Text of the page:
“Working with ABS and Crowley to build the first LNG-Ready product tanker has been a valuable process and has allowed the shipyard to deliver a vessel with the flexibility to evolve in the future” says Scott Clapham, SVP of Aker Philadelphia Shipyard.

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German owner to convert containership to LNG fueling

Funding was provided through the federal program Mobility and Fuel Strategy which promotes the maritime use of LNG as an environmentally friendly fuel.

“For many years our shipping company has been committed to ‘Green Shipping’ – through the development and implementation of more efficient alternative propulsion systems,” said Gerd Wessels, Managing Owner of Wessels Reederei GmbH. “With the conversion to LNG we and our partners are showcasing our technical expertise and demonstrating practical environmental solutions for the merchant marine industry.”

Wessels Reederei has been investigating the conversion for the past two years, in collaboration with the main engine manufacturer, MAN Diesel & Turbo, and gas specialist TGE Marine Gas Engineering GmbH.

Delivered in 2011 by China’s Jiangdong Shipyard, Wes Amelie is a modern 1,000 TEU containership that operates in the North Sea and Baltic.

Wes Amelie has 23 sister ships, 16 of them structurally identical, and in selecting the vessel for conversion, special attention was paid to the scalability of the engineering services as well as the development costs, significantly reducing the costs for follow-up projects. continent.

One reason for the providing of funding for the conversion by BMVI is that it contributes to resolving the “chicken and the egg” problem of LNG fuel availability vs. demand by being a a demand-generating flagship project.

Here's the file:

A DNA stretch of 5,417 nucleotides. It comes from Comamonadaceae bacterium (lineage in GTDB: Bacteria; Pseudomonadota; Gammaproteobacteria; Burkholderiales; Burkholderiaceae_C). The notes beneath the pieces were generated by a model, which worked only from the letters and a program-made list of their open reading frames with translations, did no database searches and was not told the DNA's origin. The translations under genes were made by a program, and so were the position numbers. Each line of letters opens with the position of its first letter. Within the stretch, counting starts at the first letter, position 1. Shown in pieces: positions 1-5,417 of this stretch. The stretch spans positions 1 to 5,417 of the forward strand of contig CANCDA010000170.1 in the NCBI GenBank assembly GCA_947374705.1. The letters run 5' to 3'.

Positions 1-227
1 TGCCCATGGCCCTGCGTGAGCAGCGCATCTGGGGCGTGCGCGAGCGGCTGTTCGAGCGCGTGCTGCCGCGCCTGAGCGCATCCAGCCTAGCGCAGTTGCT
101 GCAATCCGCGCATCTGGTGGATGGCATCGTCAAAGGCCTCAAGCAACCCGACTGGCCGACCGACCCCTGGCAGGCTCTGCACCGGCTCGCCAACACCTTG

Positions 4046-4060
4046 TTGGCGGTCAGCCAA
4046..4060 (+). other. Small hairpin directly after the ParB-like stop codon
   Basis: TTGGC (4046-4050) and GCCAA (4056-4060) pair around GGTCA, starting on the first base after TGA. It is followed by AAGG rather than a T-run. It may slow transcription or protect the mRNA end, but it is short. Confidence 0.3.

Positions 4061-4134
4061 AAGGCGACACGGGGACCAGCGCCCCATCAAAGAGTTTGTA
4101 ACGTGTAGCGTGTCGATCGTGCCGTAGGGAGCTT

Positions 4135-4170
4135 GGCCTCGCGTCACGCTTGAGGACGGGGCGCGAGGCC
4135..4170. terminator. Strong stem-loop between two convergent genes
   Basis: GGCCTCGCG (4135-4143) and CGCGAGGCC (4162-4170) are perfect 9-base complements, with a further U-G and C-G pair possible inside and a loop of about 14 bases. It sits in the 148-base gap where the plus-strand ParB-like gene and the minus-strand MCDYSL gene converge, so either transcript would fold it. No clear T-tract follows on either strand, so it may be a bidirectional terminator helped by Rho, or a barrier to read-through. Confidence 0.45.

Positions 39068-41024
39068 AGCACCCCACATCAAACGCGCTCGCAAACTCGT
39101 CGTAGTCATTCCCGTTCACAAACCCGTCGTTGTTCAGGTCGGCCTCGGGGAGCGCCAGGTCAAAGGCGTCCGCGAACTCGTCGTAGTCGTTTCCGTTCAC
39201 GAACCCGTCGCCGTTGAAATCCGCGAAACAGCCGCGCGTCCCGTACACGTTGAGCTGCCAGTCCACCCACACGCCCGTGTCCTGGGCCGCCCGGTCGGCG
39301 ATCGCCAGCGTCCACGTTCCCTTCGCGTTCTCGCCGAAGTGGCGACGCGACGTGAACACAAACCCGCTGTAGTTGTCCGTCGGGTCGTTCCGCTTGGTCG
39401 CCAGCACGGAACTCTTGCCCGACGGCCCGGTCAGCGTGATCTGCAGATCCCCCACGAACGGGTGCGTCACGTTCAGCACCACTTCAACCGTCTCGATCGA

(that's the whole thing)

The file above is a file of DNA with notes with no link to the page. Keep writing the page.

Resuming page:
Wessels Reederei says that “due to the long delivery time for LNG tanks,” the conversion will begin in fourth quarter 2016, with full operational usage of LNG as fuel planned for early December 2016.

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Crowley takes delivery of first LNG-ready Jones Act tanker

Crowley says the delivery is momentous not only for Crowley, but also for the industry because it is the first time a product tanker has been constructed with consideration for the future use of LNG as fuel. The remaining three ships in the series have planned deliveries through 2016.

The ships are based on a proven Hyundai Mipo Dockyards (HMD) design which incorporates numerous fuel efficiency features, flexible cargo capability, and meets the latest regulatory requirements. The vessel is 600 feet long and is capable of carrying crude oil or refined petroleum products.

Crowley’s Seattle-based, naval architecture and marine engineering subsidiary Jensen Maritime is providing construction management services for the product tankers. Jensen now has an on-site office and personnel at the Philadelphia shipyard to ensure strong working relationships with shipyard staff and a seamless construction and delivery program.

“We are excited to offer our customers cutting-edge technology available in these new tankers, which not only embraces operational excellence and top safety, but also offers the potential to be powered by environmentally friendly LNG in the future,” said Crowley’s Rob Grune, senior vice president and general manager, petroleum and chemical transportation. “Adding these new Jones Act tankers to our fleet allows us to continue providing our customers with diverse and modern equipment to transport their petroleum and chemical products in a safe and reliable manner.”

“We are proud to have Crowley as a repeat customer at the shipyard and to deliver another quality tanker to them. This vessel continues our strong history of building ships here in Philadelphia,” said Aker Philadelphia President and CEO Steinar Nerbovik.

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LNG America and Buffalo Marine to cooperate

OCTOBER 20, 2014 — Houston headquartered LNG America has reached an agreement with Buffalo Marine Service, Inc. to cooperate on the design of an LNG bunker fuel network for the U. S.